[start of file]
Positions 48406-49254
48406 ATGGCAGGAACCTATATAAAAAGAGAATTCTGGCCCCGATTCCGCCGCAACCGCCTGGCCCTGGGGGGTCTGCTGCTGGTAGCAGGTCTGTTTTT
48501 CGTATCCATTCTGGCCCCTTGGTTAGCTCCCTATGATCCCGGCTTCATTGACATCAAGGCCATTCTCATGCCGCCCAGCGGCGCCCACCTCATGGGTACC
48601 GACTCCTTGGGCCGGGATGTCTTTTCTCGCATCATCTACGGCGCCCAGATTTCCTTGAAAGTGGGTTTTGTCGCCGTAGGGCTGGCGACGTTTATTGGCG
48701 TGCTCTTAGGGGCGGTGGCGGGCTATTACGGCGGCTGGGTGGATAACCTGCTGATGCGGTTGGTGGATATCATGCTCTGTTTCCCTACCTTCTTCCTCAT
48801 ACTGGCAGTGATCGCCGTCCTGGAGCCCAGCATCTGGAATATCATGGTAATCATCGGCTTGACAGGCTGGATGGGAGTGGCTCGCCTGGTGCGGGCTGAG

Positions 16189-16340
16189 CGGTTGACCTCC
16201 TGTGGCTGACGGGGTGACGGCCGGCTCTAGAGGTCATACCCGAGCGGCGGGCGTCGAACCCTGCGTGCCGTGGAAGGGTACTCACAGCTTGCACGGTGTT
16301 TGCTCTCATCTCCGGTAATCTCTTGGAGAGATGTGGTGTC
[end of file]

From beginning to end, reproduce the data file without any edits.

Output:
Positions 48406-49254
48406 ATGGCAGGAACCTATATAAAAAGAGAATTCTGGCCCCGATTCCGCCGCAACCGCCTGGCCCTGGGGGGTCTGCTGCTGGTAGCAGGTCTGTTTTT
48501 CGTATCCATTCTGGCCCCTTGGTTAGCTCCCTATGATCCCGGCTTCATTGACATCAAGGCCATTCTCATGCCGCCCAGCGGCGCCCACCTCATGGGTACC
48601 GACTCCTTGGGCCGGGATGTCTTTTCTCGCATCATCTACGGCGCCCAGATTTCCTTGAAAGTGGGTTTTGTCGCCGTAGGGCTGGCGACGTTTATTGGCG
48701 TGCTCTTAGGGGCGGTGGCGGGCTATTACGGCGGCTGGGTGGATAACCTGCTGATGCGGTTGGTGGATATCATGCTCTGTTTCCCTACCTTCTTCCTCAT
48801 ACTGGCAGTGATCGCCGTCCTGGAGCCCAGCATCTGGAATATCATGGTAATCATCGGCTTGACAGGCTGGATGGGAGTGGCTCGCCTGGTGCGGGCTGAG

Positions 16189-16340
16189 CGGTTGACCTCC
16201 TGTGGCTGACGGGGTGACGGCCGGCTCTAGAGGTCATACCCGAGCGGCGGGCGTCGAACCCTGCGTGCCGTGGAAGGGTACTCACAGCTTGCACGGTGTT
16301 TGCTCTCATCTCCGGTAATCTCTTGGAGAGATGTGGTGTC